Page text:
From the Summer 2017 issue of Ukulele | BY AUDREY COLEMAN

Soon after Herb Ohta Jr. was born, “Uncle” Sam Kamaka gave him his first instrument, a miniature ukulele that he started playing at the age of three. His first uke teacher was his father, known to audiences as Ohta-san and especially famous for thrilling interpretations of pop and jazz tunes. Over 25 years later, Herb Ohta Jr. is a sought-after Na Hoku Hanohano award-winner, acclaimed for his fresh interpretations of Hawaiian songs and engaging, melodic compositions. In addition to Hawaiian music, he interprets classical pieces like Mozart’s Eine Kleine Nachtmusik and early melodic songs from Japan, and connects strongly to the music of Stevie Wonder, Prince, and a number of pop and jazz artists.

Last year he released his latest album, My Ukulele World, celebrating his 25 years as a professional musician. On the album, he plays five solos, two with a vocalist, one backed up by a rhythm section including bongos and congas, one accompanied by a single drum, plus numbers featuring acoustic guitar, steel guitar, and electric guitar. Five of the cuts come from the Hawaiian repertoire, four are composed or co-composed by Ohta Jr., and two are contemporary pop numbers.

How would you describe your unique musical identity, your style?
I have a lot of my dad’s style in me. There are certain songs that, while I’m playing, it will hit me that I just sounded like my dad. Yet you can tell us apart. Our feeling for the music we love to play is distinctly different. And I love playing songs that are very melodic and have a lot of movement—they tend to grab my ear in terms of what to play or compose.

When I listen to you play, I hear a special, almost crystalline clarity.
A lot of people have told me that I play very clean. My father always told me that if a note can’t be heard, then your song is lost. He said anyone can play fast and flashy with a lot of technique, but you cannot say that everyone can play slow and clean.

Who has inspired you?
I’ve looked up to players in terms of their musicality and musicians that paved the way. Of course, Eddie Kamae—he was my father’s ukulele teacher—and my father, Peter Moon, Jesse Kalima, Lyle Ritz, and Led Kaapana. There are so many other musicians, too, like Prince.

When we last talked, you said that someday you’d like to do an album with Prince. Since this is no longer an option, what would you like to do some day?
I would love to do tribute albums to musicians I look up to, like Prince, Stevie Wonder, and Anita Baker, showcasing the ukulele being able to play more mainstream kind of music. Also, even though I love Hawaiian music, it’s a very small market compared to pop and jazz. So I would like to do that one day.


Herb Ohta Jr.’s Lessons for Every Ukulele Player

  • You can play anything you want to play on the ukulele. It’s not just for one style. If players have that mindset rather than just focusing on nuts and bolts, you will be enthusiastic and more motivated to learn music theory.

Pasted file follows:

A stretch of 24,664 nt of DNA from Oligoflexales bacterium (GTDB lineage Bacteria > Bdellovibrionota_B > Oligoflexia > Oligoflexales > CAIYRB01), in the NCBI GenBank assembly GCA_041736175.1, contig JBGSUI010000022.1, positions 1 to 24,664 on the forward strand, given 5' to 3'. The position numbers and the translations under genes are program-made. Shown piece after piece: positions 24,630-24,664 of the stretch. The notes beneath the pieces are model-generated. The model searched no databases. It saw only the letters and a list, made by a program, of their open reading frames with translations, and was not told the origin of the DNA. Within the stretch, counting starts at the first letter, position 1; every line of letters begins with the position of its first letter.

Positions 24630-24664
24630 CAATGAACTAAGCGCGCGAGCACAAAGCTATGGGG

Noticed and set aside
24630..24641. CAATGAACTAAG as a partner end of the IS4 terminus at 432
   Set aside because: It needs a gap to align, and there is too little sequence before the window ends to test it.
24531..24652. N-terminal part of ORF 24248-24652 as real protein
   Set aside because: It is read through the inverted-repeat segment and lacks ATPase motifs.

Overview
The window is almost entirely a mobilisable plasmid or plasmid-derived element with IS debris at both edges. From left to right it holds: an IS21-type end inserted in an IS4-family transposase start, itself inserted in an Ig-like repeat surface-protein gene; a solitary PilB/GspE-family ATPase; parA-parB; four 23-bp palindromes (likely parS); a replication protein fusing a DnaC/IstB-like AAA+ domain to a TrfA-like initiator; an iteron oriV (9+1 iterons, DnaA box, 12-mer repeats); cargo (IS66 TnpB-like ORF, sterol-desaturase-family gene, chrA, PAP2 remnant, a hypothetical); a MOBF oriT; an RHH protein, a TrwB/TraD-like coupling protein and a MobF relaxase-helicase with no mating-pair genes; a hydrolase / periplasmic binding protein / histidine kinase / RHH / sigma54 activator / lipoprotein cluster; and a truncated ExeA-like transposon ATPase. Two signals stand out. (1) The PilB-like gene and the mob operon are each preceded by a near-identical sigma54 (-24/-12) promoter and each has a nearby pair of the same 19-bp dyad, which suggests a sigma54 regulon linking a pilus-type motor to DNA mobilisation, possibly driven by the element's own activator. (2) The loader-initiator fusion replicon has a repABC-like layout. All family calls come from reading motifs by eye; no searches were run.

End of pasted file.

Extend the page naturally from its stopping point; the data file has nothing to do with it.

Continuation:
• Stay true to yourself and don’t copy anyone else.
  • Play from your heart.
  • Truly enjoy playing.

That might surprise some people.
Stevie Wonder is a musical genius. Prince—a musical genius. But I would also do a tribute to Eddie Kamae and even a tribute to my dad. And I’d still like to keep the ukulele roaring, maybe someday open a school in another country.

What does teaching mean to you in your musical life?
It’s very important because it allows growth. If musicians don’t teach people how to play, it stops the growth and the sharing. It stops people listening to ukulele.

Many people still don’t see it as a major instrument compared to a guitar or violin. Although my father, Lyle Ritz, Benny Chong, Byron Yasui, Jake, Iz, and others have promoted it across the world as a serious instrument, many people who listen to rock and pop think the ukulele is a toy instrument. They don’t realize that music theory can be applied to it. When I teach students how to play, I teach them music theory. The ukulele should be taught like you’re learning how to play the violin or [classical] guitar.

Teaching notation, key signatures…
Time signatures, chord structures, scales. Once people realize they can play sophisticated pieces—classical, blues, country, bluegrass—and not just easy chords, they’ll take the instrument more seriously.

You recently switched to Kamaka ukuleles. Tell me about your tenor.
It’s the Kamaka 100th anniversary Slotted Deluxe Tenor model. It’s got an all-koa body. I’ve tried other woods, but I always go back to koa. And I’ve ordered a custom instrument from Kamaka.

When I first went professional, I didn’t use a Kamaka anymore because that’s what my father played, and I didn’t want to be identified with my dad. I wish I hadn’t waited that long to come back because it was like going home. I’m like part of the Kamaka family. The custom instrument Chris Kamaka is making for me will honor both my father and [Chris’] father.

What’s your preference in strings?
I use a signature set of clear fluorocarbon strings produced in Japan by Worth. The Clear Ohta Jr is a low-G set that promotes clarity and good tone. They really suit what I want to play.

What about pickups and amplification?
I use the Fishman Matrix Infinity active pickup, but on my custom instrument, I’m going to try the LR Baggs Five.0 ukulele pickup.

I use the Session DI from LR Baggs. It has EQ, volume control, and tone controls that fit my needs the best.

Do you use pedals or effects?
In addition to the Session DI, I use a TC Electronics Hall of Fame Reverb and Flashback Delay pedals.


This article originally appeared in the Summer 2017 issue of Ukulele

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